Thursday, March 31, 2016

Classic #9

I read this book for the Back to the Classics Challenge 2016.

Brave New World – Aldous Huxley

On the surface, this dystopic world doesn’t look all that bad. Daily working hours are short enough to allow leisure time for golf, movies, and other fun distractions. Social mores are such that promiscuity is encouraged to the point that monogamy is in bad taste. Society also encourages the frequent use of a tranquilizer called soma so people can lead a stress-free life. The world is also free of economic and social instability or hardship. Not much work, lots of sex and fun, and getting high – crikey, where do I sign up?

The downside, Huxley hints, is that everybody expects to die at about 60 of galloping senility, probably brought on by use of soma. Another disadvantage is that the world is run by dictatorship of World Controllers that are aided by technocratic minions. They maintain a five-tiered caste system through physiological manipulation of test-tube babies and psychological conditioning – aka brainwashing – throughout childhood.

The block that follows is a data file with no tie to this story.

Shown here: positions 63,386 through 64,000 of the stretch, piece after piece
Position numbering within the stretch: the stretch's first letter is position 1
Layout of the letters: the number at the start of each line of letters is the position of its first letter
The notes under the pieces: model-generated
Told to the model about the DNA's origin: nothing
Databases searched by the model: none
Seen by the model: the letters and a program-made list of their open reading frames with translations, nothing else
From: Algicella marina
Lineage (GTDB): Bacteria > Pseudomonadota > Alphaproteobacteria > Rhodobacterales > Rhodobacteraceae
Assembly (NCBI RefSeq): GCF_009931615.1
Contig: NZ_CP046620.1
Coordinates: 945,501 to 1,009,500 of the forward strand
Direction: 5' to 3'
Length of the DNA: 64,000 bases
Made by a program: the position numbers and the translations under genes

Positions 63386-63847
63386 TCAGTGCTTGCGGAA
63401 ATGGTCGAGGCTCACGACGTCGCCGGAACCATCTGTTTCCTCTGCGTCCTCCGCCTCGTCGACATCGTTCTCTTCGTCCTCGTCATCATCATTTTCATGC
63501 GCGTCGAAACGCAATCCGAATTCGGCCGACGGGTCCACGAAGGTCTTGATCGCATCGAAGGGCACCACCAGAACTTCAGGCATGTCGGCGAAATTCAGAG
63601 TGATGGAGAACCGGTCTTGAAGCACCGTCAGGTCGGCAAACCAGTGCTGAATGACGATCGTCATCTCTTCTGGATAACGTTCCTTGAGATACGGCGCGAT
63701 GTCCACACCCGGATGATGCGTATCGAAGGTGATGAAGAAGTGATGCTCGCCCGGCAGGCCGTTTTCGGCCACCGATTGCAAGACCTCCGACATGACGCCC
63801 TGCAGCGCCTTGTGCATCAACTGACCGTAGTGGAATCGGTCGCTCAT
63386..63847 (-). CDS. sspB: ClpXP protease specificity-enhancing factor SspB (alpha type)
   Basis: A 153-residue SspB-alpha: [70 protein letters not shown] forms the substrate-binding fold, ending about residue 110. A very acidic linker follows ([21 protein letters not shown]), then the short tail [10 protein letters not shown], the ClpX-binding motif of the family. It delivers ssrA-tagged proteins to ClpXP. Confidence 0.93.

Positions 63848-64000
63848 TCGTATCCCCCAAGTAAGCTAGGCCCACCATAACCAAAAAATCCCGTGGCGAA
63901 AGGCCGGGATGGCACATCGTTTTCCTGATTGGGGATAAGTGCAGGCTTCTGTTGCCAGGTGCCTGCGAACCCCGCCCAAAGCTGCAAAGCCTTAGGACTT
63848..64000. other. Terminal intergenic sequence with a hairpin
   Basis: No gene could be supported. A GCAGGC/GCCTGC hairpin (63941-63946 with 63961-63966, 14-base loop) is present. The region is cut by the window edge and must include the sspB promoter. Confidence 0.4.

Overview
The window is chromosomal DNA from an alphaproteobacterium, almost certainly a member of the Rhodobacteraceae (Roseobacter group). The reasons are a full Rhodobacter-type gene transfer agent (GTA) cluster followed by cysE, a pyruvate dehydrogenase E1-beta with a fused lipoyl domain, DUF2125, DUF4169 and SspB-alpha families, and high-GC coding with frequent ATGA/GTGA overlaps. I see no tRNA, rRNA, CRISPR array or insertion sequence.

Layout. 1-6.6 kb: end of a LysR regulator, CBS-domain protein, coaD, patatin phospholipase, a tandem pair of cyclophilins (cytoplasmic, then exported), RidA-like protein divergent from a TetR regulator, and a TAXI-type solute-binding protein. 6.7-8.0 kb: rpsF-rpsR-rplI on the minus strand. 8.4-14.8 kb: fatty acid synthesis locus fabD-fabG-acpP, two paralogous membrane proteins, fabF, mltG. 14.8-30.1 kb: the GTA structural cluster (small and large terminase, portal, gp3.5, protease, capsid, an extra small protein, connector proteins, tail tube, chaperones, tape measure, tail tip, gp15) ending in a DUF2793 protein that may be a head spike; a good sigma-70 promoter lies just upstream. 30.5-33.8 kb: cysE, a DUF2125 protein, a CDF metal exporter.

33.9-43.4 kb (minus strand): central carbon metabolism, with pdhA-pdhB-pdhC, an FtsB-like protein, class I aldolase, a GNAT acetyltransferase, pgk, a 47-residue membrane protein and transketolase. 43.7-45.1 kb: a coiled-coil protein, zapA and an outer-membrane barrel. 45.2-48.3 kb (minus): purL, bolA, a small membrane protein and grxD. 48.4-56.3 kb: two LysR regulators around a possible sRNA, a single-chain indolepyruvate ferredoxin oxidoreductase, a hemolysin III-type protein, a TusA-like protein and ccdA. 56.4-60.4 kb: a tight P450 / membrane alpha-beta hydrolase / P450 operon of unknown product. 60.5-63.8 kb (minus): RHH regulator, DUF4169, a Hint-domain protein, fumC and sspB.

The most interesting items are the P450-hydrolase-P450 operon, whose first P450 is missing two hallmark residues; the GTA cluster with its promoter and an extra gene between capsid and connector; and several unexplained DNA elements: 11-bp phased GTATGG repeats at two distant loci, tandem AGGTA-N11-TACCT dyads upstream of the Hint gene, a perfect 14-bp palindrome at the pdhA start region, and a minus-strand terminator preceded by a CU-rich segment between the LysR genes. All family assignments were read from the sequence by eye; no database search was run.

The Orwellian despotism of 1984 was based on the cynical manipulation of fear of enemies both within and without society. The dictatorship in BNW reduces people to juvenile social and emotional lives. People are obsessed with sex, sports, and entertainment. People crave to be endlessly distracted by looking at screens and self-medication. Life is so pleasant that nobody reads, everybody pursues pleasure impulsively. Sure, the smarter people feel like misfits, but there are plenty of places to send them to when they make trouble, like Iceland and the Falkland Islands.

I highly recommend this novel of ideas.  True, the education of the Savage seems unlikely and the last part is rather talky. This is easily balanced by Huxley’s insight into how human beings tick, no matter the technology and social mores they are raised in. Huxley is also funny, especially when the comic relief Bernard Marx is in the scene. Huxley’s humor is sharp and acerbic but it’s never cruel. 

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